Remission - I looked it up just now in the Collins Gem English Dictionary and it's not even there. How can remission not be there when it's such a huge huge word? I looked instead under good news, relief, happiness to see if it was there instead but it's not!
Three years ago, yesterday - 26 September, I was told that I was in remission! Having been through a bone marrow transplant for multiple myeloma in July 2007 and suffering a month of hell - I was told I was in remission.
The following is based on my diary from that day:
Wednesday 26 September 2007:
I cant describe how in bits I was this morning. I was up at 5.30am walking around the house, pacing really, unable to sleep anymore. When the alarm went off at 7.30am I got very emotional with the kids - couldn't help it. I felt really uptight and nervous and I could hardly speak.
I delayed when I was dropping the kids off at school and Chris's house and I took my time going up. The good luck texts started very early as all the gang knew what today meant - results, results, results from my bone marrow biopsy which would show if the transplant had worked or not. Or not was not an option I could even verbalise. I decided to go by myself to get the results, despite several offers from friends and family to come with me.
It was the usual routine when I got to Tallaght - bloods taken, hot chocolate and muffin and then up the stairs to the haematology day ward. I collected my chart and dropped it into the nurses. They were kind of giving me knowing glances and I sort of knew that they knew my results but they could not say anything.
I wasn't kept waiting very long - my consultant arrived and called me into the consulting room. I sat down and I felt really breathless. How are you etc etc. I am not sure what I said, I was sick with nerves. My right hand was shaking so much, I had to sit on it. I was trembling.
He turned to the computer and I had to close my eyes - my God what will I do if the transplant hasn't worked and I have to have another one? What happens if the myeloma is so aggressive that nothing will work.
My consultant cleared his throat and he hmmd and hawed and then he looked at me. I looked at the computer screen and I thought I saw the words 'no myeloma present'. I thought maybe I was seeing things - hallucinating what i wanted to read. Then Dr Jiri said it - no myeloma present, the transplant was successful.
I jumped up off the chair and punched the air. I wanted to scream but I was afraid to upset other patients so I just laughed and cried. I didn't hear anything that he said after that - something about maintenance treatment, but I didn't care.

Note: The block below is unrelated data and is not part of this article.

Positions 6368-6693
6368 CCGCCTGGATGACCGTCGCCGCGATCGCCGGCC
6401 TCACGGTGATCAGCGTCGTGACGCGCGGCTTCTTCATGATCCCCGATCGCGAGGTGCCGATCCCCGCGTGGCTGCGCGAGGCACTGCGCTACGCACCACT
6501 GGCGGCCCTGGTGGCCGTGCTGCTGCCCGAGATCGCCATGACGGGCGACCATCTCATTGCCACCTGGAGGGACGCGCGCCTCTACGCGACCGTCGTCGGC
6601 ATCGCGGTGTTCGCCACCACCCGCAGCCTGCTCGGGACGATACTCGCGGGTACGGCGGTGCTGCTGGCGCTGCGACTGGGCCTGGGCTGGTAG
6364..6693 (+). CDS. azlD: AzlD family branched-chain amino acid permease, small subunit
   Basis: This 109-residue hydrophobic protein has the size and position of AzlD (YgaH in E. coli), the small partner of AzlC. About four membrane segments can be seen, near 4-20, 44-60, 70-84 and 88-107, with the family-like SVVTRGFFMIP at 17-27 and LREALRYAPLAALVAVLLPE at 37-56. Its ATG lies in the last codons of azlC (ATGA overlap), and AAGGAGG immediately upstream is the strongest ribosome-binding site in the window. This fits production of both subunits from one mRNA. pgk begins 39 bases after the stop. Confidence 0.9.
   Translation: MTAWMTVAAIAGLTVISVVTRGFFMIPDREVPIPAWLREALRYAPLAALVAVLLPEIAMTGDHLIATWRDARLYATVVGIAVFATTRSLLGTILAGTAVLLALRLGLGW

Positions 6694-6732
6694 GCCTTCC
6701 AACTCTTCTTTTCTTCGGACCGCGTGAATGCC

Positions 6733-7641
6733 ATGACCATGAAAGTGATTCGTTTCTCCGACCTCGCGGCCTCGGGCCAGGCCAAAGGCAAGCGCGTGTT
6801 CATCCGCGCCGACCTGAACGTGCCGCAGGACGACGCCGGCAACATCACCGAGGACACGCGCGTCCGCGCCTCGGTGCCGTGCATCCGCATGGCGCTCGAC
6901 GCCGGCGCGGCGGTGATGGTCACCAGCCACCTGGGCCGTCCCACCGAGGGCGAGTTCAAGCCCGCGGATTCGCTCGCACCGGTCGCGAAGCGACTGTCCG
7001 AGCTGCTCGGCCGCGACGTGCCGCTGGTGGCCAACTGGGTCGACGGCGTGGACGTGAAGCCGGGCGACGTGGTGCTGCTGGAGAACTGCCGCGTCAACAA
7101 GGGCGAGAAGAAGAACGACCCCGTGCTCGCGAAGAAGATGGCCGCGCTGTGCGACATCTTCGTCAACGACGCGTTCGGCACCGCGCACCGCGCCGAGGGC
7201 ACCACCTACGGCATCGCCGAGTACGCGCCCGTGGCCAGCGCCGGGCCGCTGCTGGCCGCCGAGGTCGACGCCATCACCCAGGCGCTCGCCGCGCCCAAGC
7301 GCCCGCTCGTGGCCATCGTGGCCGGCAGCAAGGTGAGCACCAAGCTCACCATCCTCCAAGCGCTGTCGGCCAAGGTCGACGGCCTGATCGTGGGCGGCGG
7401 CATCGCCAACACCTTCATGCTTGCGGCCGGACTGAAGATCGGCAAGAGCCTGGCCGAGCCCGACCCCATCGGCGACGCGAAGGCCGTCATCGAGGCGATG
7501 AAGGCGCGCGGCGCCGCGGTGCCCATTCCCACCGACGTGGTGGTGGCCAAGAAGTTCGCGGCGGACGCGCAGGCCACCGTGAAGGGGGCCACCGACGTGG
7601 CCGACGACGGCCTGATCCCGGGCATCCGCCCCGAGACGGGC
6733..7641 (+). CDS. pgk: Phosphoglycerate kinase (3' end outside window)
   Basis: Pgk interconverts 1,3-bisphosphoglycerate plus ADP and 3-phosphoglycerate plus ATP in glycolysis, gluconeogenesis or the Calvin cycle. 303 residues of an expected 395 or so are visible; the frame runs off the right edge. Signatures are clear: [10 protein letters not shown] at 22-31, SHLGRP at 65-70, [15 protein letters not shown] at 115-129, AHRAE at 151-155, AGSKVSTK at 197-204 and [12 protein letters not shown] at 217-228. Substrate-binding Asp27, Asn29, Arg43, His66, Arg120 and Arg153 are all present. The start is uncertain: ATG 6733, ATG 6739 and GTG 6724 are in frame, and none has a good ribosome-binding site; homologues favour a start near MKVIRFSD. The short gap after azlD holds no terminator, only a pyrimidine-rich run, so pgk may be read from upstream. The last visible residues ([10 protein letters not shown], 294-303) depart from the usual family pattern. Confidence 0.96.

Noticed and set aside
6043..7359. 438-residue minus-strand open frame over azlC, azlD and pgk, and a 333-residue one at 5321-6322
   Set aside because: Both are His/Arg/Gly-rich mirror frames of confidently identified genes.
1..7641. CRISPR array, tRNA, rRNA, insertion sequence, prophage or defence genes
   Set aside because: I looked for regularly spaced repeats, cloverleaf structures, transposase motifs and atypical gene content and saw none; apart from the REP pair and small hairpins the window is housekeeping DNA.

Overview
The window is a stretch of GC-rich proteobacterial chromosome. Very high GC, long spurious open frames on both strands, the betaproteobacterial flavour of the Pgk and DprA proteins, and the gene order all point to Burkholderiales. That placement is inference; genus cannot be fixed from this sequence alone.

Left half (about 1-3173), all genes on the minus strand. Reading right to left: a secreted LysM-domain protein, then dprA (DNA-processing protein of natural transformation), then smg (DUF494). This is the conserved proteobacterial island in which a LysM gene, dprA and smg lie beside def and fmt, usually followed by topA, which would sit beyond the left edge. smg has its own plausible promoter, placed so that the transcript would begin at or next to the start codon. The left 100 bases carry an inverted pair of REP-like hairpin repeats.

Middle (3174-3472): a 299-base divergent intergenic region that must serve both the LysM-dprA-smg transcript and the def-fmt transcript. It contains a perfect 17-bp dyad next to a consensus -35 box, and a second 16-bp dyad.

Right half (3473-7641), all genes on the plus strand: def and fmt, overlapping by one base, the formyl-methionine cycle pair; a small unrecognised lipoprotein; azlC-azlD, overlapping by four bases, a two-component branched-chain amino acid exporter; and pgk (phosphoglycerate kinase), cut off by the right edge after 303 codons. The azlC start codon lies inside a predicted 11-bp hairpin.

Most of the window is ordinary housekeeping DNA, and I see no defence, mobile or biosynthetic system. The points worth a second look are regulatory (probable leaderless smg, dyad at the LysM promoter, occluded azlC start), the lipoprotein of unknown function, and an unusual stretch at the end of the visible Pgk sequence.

I had done it.
All the awfulness of the previous 9 months had been worth it
All the sickness during my transplant had paid off
All the misery and suffering after the chemo was over
Today was the first day of the rest of my life. Today I can hope again. Today I can see a future for myself.
I thanked the doc and left the room where I ran straight into one of the nurses and I told her and she said: I KNOW! She hugged me and I cried and then she got me and put me inside a quiet room and told me not to leave the hospital until I was calmed. She handed me the phone and said Dial 9 for a line out and call your family.
I sat down and thought - who do i call first? There were so many people waiting on me. I took out my mobile and started to write a text. I deleted it by mistake as my hands were shaking so much. I called my husband and he was on voicemail and I said to call me that the news was good. Then I called my mum and I hung up on her by accident. She was in bits with the nerves.
Over the next half an hour I called and texted all the family and friends who had been on this arduous journey with me and I shared the good news. My phone was beeping with congratulation messages for hours.
I cried with some, laughed with others and literally floated on air, on top of the world around that room. I wanted to run down the corridor screaming; I did it! I did it! I couldn't because I was aware that there were others receiving very different news to what I had received.
It was the best day of my life!
I was allowed to leave the hospital after I calmed down and after a chest xray as they were concerned about a bit of a wheeze that I had. I was given a prescription for antibiotics as I had an infection. The reminder is always there I thought. I am better but I will never be fully out of the woods.
This was brought home to me in a big way just two days later when I developed shingles and I had to be admitted to hospital for treatment.
But I didn't care. The transplant had worked for me. I would get over anything that was thrown at me. I was almost out of the woods.
I could start to plan things again
I could start to imagine a future
Imagine going back to work
Imagine going on a trip somewhere
Imagine living life again
I give thanks every day for the gift of life
the gift of love from my family and friends
the gift of the many talented doctors and nurses who looked after me
the gift of time - albeit borrowed time - but I intend to make the most of it.
before I could send it
see a future